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3

Can you do this only using POSIX sed? Yes: sed -e 's/.^H//g' < data where ^H is just a literal backspace character. POSIX sed uses POSIX basic regular expressions, which are defined over bytes - printing characters or not, they don't care, so this behaves the same as if ^H were a letter. There are no extensions involved here. Note that all you really ...


0

I will contribute my own answer. An option, in the context of interactive shell (the question focuses on this context), could be automatically maintaining a link à la /proc/$PID/cwd, using the automation opportunity Bash provides: PROMPT_COMMAND="ln -sfT \$(pwd) ~/$LINK_NAME" The f option is required, as the link will be frequently overridden. The T ...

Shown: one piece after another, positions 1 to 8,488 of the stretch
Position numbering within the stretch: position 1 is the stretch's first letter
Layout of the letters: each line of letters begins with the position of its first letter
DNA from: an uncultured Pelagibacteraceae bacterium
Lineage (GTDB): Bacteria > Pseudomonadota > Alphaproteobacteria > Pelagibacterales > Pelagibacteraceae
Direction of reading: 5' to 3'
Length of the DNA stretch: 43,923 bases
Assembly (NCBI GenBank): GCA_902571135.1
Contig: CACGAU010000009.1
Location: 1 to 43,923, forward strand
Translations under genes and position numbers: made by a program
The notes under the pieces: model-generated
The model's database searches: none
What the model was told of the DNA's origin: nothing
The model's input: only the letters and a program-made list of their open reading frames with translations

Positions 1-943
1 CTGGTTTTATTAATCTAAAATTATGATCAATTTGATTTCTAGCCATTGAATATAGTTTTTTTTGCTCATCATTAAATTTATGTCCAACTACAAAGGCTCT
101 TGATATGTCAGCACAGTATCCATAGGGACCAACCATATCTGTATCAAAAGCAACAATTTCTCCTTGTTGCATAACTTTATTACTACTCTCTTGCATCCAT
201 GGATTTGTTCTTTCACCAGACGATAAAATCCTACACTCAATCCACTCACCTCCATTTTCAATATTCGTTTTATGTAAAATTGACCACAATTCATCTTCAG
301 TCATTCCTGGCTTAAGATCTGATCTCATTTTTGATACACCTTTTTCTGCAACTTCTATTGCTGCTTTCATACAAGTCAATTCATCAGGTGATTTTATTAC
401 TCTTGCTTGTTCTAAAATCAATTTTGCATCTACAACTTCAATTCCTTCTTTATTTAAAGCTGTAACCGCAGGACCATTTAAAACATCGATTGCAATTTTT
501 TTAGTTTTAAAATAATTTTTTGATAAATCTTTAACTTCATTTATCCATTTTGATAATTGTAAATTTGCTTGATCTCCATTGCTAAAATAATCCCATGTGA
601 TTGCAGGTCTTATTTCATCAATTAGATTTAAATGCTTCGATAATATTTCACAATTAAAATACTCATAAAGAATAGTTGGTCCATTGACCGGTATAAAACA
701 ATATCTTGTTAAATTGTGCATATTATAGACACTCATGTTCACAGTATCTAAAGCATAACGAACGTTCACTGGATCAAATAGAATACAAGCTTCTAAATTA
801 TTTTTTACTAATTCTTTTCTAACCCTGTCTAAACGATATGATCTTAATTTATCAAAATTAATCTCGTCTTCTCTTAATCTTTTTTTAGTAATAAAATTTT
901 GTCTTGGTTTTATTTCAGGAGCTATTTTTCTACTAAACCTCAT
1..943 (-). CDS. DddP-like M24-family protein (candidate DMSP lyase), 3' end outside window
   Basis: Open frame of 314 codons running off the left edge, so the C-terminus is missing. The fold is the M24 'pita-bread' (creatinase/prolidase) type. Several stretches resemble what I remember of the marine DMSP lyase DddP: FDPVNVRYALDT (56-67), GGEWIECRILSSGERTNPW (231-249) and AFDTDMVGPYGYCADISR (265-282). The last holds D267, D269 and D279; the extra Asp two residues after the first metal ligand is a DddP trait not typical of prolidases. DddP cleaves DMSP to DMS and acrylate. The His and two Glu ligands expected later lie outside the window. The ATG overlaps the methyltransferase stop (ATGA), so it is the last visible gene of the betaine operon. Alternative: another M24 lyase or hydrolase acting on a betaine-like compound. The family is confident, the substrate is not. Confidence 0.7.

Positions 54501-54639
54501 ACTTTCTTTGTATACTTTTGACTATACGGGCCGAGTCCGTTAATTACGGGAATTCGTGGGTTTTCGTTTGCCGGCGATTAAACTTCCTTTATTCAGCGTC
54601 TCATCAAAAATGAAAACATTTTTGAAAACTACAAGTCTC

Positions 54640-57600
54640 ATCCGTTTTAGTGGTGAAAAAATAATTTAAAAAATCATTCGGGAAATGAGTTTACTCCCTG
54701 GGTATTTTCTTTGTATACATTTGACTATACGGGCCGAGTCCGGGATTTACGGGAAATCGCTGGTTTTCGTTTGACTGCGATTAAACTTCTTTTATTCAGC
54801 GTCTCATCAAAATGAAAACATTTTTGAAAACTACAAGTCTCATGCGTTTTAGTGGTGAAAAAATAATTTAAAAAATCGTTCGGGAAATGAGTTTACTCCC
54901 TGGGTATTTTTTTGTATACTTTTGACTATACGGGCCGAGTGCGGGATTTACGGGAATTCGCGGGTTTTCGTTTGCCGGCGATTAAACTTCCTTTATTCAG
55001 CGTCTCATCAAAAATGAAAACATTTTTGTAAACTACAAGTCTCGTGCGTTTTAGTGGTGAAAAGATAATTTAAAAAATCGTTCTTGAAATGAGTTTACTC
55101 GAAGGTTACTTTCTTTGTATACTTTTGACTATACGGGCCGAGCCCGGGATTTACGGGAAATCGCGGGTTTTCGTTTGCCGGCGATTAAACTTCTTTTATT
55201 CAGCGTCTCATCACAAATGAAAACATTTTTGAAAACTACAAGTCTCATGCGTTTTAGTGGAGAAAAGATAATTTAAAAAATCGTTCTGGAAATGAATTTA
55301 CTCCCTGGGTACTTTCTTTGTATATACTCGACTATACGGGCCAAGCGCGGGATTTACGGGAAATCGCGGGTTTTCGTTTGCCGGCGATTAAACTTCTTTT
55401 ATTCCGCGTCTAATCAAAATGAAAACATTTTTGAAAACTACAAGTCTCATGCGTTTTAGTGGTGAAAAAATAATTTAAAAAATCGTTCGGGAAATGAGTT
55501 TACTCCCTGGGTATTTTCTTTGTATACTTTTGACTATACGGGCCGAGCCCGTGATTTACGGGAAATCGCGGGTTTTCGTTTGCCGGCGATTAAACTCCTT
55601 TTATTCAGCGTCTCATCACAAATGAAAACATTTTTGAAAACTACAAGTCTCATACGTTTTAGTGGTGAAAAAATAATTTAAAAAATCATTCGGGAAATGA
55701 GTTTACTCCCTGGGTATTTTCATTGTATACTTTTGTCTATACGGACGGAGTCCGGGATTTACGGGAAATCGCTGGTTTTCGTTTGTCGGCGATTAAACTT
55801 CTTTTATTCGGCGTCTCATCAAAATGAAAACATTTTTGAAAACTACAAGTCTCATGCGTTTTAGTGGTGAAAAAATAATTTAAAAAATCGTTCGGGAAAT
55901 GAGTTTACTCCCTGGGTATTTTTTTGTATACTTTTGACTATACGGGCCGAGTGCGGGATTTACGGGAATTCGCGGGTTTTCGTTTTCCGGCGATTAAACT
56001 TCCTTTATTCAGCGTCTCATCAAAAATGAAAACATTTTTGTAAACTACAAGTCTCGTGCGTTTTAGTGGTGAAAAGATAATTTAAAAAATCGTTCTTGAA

4

POSIX doesn't offer much in terms of getting information about unrelated processes. There's only ps, really, and it doesn't give any information about the current directory. The C-level APIs aren't any better (in fact most of the information retrieved by ps can only be retrieved by parsing its output¹). Funnily enough POSIX does offer a portable way to go ...


7

I have a solution that uses lsof. It is not installed on BSD by default so if anyone want to use it on BSD, it is required to install it. Make a shell script: #!/bin/sh lsof -p $1 | grep cwd | awk '{print $9}' Copy it to a directory in your path. It prints the working directory of PID given in the first argument, I.E. $ script 1987 /home/enedil


6

The standard (POSIX) syntax is: find /path/to/parent -type f -exec grep 'XXX' /dev/null {} + (the /dev/null is to make sure grep always prints a file name). That will work on all POSIX systems including Solaris. The only known post-90s systems where that's known not to work is old (very old now) GNU systems. GNU initially introduced a -print0 predicate ...



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